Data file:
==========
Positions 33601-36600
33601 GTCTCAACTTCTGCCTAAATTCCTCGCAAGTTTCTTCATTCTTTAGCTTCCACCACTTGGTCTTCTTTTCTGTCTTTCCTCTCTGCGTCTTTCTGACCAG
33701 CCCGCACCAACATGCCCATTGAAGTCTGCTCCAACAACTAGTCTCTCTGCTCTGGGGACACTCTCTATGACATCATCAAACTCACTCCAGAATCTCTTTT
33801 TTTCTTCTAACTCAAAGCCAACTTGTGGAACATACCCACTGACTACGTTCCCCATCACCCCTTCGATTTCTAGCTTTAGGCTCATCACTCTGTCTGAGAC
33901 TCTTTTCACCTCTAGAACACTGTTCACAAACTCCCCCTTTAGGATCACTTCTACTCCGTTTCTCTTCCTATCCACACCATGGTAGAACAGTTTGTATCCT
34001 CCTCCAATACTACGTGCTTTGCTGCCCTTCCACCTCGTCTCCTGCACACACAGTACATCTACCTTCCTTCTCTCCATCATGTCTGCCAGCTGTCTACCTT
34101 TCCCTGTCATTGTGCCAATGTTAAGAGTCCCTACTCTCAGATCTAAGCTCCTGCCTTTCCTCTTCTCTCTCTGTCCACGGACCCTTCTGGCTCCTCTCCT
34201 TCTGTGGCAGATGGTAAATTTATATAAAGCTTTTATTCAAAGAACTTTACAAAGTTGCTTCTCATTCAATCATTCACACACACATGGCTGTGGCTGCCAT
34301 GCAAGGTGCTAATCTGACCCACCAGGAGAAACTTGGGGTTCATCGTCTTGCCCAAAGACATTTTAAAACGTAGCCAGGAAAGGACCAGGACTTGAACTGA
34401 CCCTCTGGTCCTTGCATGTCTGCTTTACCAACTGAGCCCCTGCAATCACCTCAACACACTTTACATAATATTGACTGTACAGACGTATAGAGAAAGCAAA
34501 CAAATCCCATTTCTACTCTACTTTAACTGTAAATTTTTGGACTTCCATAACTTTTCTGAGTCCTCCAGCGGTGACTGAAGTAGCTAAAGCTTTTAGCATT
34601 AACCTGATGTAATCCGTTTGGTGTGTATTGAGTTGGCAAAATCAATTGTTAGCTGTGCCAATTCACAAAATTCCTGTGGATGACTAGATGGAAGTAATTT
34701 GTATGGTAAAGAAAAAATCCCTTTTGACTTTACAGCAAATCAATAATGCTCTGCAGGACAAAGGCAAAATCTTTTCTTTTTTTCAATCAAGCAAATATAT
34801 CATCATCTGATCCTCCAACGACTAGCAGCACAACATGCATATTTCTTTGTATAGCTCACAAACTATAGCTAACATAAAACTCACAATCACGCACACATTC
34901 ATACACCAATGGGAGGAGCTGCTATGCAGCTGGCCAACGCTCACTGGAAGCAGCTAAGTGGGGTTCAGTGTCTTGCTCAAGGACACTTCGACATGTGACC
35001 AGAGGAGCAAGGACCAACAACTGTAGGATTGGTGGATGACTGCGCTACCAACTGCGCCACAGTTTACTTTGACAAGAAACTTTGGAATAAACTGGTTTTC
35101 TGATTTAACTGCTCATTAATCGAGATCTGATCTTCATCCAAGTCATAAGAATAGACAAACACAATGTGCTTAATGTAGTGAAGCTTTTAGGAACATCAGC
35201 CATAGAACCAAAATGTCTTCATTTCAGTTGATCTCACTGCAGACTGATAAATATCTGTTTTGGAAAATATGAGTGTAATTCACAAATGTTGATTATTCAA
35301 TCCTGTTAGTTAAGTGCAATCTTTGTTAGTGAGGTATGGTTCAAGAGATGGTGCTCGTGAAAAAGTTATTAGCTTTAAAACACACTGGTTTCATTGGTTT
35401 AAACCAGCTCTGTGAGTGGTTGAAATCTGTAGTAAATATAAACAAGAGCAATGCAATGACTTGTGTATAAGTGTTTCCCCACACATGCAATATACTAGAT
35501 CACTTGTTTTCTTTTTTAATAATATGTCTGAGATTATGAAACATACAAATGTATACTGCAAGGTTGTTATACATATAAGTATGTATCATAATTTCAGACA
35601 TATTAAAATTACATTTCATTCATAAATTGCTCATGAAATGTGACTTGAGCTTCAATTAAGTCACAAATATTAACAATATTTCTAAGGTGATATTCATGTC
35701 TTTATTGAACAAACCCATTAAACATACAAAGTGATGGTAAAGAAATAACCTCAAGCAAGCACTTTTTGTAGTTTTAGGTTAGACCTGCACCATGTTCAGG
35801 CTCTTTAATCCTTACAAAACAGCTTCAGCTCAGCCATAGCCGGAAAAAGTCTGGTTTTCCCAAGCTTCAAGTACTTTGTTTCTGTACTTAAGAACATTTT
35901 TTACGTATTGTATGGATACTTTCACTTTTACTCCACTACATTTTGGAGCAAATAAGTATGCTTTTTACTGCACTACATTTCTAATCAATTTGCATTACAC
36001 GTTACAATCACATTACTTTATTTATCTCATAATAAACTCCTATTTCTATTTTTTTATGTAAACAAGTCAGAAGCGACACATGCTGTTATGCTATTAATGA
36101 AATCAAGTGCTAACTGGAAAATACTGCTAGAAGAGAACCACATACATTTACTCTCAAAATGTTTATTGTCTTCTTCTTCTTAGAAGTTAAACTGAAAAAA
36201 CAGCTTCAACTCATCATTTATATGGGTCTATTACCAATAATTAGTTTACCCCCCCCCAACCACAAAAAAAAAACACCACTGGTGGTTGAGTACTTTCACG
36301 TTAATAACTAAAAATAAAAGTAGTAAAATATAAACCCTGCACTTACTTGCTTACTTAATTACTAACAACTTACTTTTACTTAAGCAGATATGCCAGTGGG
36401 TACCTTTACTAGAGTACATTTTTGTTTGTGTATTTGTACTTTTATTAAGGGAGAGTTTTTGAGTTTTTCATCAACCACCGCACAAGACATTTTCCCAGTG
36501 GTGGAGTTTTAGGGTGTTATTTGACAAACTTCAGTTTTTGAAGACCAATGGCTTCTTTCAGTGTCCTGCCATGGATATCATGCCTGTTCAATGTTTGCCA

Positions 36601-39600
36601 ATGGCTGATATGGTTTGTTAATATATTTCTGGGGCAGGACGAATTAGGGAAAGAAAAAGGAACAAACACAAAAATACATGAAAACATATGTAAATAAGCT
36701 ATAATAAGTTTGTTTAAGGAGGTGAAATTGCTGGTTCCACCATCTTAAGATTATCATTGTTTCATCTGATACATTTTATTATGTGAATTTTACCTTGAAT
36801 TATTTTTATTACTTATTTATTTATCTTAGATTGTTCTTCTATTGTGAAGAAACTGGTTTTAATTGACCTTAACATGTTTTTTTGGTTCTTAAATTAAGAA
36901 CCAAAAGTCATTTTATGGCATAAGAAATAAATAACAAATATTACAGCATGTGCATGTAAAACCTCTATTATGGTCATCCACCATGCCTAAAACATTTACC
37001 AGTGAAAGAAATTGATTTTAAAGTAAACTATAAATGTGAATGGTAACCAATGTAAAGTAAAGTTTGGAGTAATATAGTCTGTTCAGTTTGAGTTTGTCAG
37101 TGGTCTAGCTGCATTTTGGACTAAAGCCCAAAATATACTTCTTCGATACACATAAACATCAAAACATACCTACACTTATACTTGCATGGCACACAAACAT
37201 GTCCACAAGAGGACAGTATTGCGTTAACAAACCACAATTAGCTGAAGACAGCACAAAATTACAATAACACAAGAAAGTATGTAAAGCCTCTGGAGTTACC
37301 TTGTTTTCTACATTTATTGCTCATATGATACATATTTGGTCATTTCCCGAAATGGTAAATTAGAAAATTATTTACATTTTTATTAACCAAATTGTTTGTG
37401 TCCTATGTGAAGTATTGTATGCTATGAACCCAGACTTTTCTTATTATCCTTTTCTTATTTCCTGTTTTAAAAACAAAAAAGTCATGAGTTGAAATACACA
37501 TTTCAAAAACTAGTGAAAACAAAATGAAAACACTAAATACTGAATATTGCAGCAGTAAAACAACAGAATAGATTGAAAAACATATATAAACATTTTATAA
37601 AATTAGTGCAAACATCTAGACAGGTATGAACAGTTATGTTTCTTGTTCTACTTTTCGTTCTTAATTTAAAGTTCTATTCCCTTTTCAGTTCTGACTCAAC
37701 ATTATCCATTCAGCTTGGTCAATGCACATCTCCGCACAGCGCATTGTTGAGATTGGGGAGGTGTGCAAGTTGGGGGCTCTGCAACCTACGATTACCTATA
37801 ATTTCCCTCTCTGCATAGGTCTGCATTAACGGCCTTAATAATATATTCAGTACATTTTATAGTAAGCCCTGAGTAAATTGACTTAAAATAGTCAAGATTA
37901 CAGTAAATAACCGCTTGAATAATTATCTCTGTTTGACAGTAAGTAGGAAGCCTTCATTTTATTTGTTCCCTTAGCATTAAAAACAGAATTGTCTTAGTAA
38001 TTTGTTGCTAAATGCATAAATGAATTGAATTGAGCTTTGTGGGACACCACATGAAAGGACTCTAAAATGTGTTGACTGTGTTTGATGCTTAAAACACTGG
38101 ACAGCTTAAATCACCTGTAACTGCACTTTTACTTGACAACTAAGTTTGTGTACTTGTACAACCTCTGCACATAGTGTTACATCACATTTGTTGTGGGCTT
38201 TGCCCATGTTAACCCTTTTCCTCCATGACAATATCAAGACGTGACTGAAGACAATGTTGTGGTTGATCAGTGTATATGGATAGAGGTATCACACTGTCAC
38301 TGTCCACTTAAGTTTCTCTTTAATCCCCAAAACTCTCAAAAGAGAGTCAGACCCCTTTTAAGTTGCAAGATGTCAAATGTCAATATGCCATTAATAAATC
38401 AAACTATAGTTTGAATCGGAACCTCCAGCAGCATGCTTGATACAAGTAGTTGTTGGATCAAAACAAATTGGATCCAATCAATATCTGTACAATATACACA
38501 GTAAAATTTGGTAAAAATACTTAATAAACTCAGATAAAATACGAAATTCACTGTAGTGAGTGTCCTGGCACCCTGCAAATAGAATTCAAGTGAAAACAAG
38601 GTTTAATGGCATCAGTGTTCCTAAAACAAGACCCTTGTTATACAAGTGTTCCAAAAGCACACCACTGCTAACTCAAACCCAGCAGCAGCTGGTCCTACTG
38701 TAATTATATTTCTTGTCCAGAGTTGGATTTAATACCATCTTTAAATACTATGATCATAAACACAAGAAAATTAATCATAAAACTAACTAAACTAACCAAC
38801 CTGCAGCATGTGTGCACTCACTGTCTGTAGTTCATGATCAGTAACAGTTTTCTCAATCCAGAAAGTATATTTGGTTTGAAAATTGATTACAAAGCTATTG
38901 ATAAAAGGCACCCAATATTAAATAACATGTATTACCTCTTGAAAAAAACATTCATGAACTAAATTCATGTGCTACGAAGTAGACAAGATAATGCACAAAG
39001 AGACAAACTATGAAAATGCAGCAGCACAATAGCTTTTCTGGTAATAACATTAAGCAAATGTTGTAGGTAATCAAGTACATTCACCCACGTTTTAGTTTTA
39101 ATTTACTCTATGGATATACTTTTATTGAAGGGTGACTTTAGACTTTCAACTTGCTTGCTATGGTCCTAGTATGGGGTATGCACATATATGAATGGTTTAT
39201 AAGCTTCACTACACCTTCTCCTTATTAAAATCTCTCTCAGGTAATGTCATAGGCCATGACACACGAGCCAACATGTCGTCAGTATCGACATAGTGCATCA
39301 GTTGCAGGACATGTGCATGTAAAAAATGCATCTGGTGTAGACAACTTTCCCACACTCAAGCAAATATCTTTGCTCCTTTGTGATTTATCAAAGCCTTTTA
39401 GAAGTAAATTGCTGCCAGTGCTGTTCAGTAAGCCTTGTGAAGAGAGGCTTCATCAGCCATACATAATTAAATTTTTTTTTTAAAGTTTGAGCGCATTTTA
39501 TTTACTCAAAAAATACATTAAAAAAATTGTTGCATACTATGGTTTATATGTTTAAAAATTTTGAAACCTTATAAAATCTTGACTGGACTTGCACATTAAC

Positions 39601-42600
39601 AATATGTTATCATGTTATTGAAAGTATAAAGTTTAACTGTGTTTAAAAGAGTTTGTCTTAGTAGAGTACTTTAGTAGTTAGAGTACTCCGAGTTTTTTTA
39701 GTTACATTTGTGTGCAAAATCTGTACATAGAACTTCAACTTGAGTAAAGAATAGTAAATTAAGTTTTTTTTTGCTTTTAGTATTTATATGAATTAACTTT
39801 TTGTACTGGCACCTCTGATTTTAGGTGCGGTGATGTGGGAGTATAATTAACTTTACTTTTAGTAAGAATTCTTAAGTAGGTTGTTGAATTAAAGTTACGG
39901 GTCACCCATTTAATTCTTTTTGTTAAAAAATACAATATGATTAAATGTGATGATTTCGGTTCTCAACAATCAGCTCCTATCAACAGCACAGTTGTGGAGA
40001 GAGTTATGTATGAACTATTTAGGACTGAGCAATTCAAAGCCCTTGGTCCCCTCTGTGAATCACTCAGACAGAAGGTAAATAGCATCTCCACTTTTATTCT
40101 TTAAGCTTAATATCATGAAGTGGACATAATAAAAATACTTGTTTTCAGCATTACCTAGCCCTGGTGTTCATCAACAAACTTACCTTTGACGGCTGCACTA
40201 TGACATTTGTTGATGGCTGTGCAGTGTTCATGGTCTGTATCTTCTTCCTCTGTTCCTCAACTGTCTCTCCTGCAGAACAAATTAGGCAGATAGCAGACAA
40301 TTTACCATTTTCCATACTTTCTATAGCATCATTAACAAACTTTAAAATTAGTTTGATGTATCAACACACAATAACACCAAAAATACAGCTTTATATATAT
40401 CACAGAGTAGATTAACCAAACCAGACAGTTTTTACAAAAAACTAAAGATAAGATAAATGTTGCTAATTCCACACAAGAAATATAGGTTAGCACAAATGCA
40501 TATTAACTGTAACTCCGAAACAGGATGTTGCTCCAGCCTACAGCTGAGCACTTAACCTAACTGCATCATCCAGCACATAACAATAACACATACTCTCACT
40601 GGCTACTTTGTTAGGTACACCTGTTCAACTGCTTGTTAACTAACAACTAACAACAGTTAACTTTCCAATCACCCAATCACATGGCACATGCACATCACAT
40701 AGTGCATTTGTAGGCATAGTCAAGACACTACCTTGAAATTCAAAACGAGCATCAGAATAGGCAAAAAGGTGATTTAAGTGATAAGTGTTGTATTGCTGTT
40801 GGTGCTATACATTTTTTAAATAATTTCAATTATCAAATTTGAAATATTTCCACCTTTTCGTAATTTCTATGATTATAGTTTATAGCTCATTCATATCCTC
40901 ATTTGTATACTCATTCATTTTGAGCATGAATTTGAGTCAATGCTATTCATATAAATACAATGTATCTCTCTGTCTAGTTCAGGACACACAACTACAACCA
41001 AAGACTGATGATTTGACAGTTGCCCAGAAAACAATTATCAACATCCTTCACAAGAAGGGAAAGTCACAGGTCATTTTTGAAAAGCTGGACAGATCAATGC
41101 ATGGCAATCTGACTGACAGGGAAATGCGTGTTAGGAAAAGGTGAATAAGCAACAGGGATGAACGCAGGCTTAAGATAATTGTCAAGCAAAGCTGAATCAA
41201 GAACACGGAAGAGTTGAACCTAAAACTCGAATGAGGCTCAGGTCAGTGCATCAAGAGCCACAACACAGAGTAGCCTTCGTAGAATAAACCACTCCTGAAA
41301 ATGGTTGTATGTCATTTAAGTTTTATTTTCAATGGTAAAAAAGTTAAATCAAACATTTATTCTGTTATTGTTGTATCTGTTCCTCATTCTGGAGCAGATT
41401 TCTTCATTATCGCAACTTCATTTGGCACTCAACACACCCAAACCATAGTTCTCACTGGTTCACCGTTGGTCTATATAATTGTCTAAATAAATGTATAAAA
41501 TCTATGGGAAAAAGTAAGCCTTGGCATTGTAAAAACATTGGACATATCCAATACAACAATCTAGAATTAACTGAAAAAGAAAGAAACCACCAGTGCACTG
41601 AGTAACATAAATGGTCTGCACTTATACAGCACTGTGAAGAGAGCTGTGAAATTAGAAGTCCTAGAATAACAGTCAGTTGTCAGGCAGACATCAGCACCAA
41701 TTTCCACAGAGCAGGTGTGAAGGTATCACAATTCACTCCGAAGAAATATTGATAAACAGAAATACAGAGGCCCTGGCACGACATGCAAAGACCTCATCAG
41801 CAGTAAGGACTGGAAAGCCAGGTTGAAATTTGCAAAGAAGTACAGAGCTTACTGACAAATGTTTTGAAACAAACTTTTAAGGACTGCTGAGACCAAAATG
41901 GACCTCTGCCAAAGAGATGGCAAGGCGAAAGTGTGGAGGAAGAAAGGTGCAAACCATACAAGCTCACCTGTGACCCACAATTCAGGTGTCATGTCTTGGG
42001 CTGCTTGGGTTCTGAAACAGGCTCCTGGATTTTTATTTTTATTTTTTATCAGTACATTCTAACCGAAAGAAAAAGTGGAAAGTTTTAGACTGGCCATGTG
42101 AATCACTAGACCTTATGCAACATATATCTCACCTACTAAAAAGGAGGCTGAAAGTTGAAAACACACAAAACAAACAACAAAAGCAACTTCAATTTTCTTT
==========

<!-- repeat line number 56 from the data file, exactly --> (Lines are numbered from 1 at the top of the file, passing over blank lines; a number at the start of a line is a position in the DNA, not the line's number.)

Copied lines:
38901 ATAAAAGGCACCCAATATTAAATAACATGTATTACCTCTTGAAAAAAACATTCATGAACTAAATTCATGTGCTACGAAGTAGACAAGATAATGCACAAAG